April 7, 2013
Who will replace Thomas?
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COLUMBUS, Ohio -- With Deshaun Thomas' decision to leave for the NBA Draft, the Ohio State basketball team now finds itself with a major void on its roster heading into the 2013-14 season. One of the nation's most prolific scorers, the junior forward led the Big Ten with 19.8 points per game this past season.
Replacing Thomas won't be an easy task for Buckeyes head coach Thad Matta- making up for the absence of an All-American never is- but nevertheless, it's something that must be done. Below is a look at the players that Matta will turn to in hopes of making Thomas' departure a little less noticeable.
Junior forward LaQuinton Ross
Ross seems to be the most natural fit to take over for Thomas, and for a number of reasons. For one, like Thomas, Ross is a tall shooter with a knack for finding the basket. At 6-foot-8, he almost seems like a lock to step into Ohio State's starting lineup as the Buckeyes' starting power forward.
The Mississippi native showed flashes of what he's capable of throughout his sophomore season, and particularly in the NCAA Tournament. Ross averaged 15 points per game throughout Ohio State's run to the Elite Eight, and hit the game-winning three-point shot in the Buckeyes' Sweet 16 win against Arizona.
A former four-star prospect, all indications are that the Ohio State offense will run through Ross in the upcoming season. How he responds to his new role will play a key role in determining the success of Matta's 10th team in Columbus.
Junior forward Sam Thompson
While Ross may have garnered most of the attention in the postseason, Thompson slowly had a coming out party of his own this spring. The 6-foot-7 forward spent his entire season as a starter for the Buckeyes, but only averaged 7.8 points per game while deferring to the likes of Thomas, Ross, and Aaron Craft.
That all changed in March, where the Thompson averaged 11 points per game- including career highs of 19 points and 20 points- throughout Ohio State's run to a Big Ten Tournament championship and the Elite Eight. Most impressively, Thompson showcased an improved jump shot this past season, making a team-high 40.4 percent of his three-point attempts.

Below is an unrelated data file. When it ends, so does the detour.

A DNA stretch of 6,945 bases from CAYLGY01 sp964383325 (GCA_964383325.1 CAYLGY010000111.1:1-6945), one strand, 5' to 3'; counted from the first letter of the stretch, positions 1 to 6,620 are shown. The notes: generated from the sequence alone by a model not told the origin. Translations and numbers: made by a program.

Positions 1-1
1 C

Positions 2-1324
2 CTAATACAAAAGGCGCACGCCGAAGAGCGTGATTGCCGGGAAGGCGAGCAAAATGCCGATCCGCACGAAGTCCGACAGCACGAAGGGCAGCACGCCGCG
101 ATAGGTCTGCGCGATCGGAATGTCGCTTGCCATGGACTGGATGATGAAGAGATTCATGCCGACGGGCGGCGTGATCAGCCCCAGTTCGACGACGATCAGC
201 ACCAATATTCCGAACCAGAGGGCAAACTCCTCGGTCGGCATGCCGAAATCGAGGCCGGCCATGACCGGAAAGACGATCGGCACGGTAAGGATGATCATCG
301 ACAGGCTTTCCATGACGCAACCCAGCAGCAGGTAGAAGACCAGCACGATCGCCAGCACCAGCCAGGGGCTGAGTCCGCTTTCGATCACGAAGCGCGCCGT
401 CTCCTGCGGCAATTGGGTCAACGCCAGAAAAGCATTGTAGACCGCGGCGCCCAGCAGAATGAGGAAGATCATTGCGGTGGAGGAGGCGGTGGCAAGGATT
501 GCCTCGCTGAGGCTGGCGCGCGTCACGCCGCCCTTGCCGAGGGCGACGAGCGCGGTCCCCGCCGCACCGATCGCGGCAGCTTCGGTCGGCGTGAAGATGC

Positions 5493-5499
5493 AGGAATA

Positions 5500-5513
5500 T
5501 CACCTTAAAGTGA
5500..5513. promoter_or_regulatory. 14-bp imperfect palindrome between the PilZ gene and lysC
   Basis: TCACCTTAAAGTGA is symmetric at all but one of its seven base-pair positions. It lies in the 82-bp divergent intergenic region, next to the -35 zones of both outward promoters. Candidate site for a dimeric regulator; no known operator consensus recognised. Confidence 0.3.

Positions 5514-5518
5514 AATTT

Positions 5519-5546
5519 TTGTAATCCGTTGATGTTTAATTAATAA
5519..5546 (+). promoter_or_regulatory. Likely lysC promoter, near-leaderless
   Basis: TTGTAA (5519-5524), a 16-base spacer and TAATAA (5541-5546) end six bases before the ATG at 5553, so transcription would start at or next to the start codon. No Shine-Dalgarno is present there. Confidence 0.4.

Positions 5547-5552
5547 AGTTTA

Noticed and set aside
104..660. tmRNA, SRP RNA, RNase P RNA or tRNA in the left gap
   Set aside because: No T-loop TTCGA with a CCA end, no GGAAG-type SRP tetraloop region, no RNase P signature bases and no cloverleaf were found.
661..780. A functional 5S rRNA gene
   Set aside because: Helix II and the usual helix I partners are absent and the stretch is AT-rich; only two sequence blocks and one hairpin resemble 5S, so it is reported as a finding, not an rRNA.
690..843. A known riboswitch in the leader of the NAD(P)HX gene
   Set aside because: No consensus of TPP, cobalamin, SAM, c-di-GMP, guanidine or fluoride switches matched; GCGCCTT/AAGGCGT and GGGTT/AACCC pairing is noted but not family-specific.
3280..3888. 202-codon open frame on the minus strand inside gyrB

With Thompson being as athletic as they come, Matta has said that a consistent jumper could make him one of the best players in program history. With his college career at least halfway over and the Buckeyes needing all the scoring that they can get, now's as good of time as any for Thompson to reach that potential.
Senior guard Aaron Craft
For better or worse, Ohio State fans have seen what Craft is capable of on the offensive end on the floor.
On the one hand, there's the player who averaged 20.5 points per game in two wins over Michigan State last season, scored 15 in a win over Indiana in Bloomington, and 18- including a game-winning three-pointer- in an NCAA Tournament victory over Iowa State. On the other is one who struggles mightily with his hitch-filled jump shot, and especially hurt the Buckeyes with his 3-of-15 shooting performance against Duke and a 2-of-12 outing in their Elite Eight loss to Wichita State.
Craft will always be defense-first player, but with the minutes he plays, it's been proven that at the very least, the Buckeyes need him to be efficient on the other end of the floor. With Thomas gone, Craft will be the Buckeyes' top returning scorer next season, and will likely have an even greater burden placed on his shoulders than the one that he carried last year.
Freshman forward Marc Loving
One of two incoming freshmen next season, Loving fits the bill of a player capable of replacing Thomas, but the question is, how soon?
A 6-foot-8 forward, the Toledo native will come to Columbus as Ohio's reigning Mr. Basketball. Loving averaged 22.5 points per game in his senior season at St. John's high school, and like Thomas, matches his size with an excellent shooting stroke.
At 200 pounds, Loving still has a ways to go to match the 225-pound frame that Thomas displayed during his time in Columbus. He might not even crack the rotation right away in his college career, but Loving certainly has the talent to be a long-term solution for Thomas' departure.
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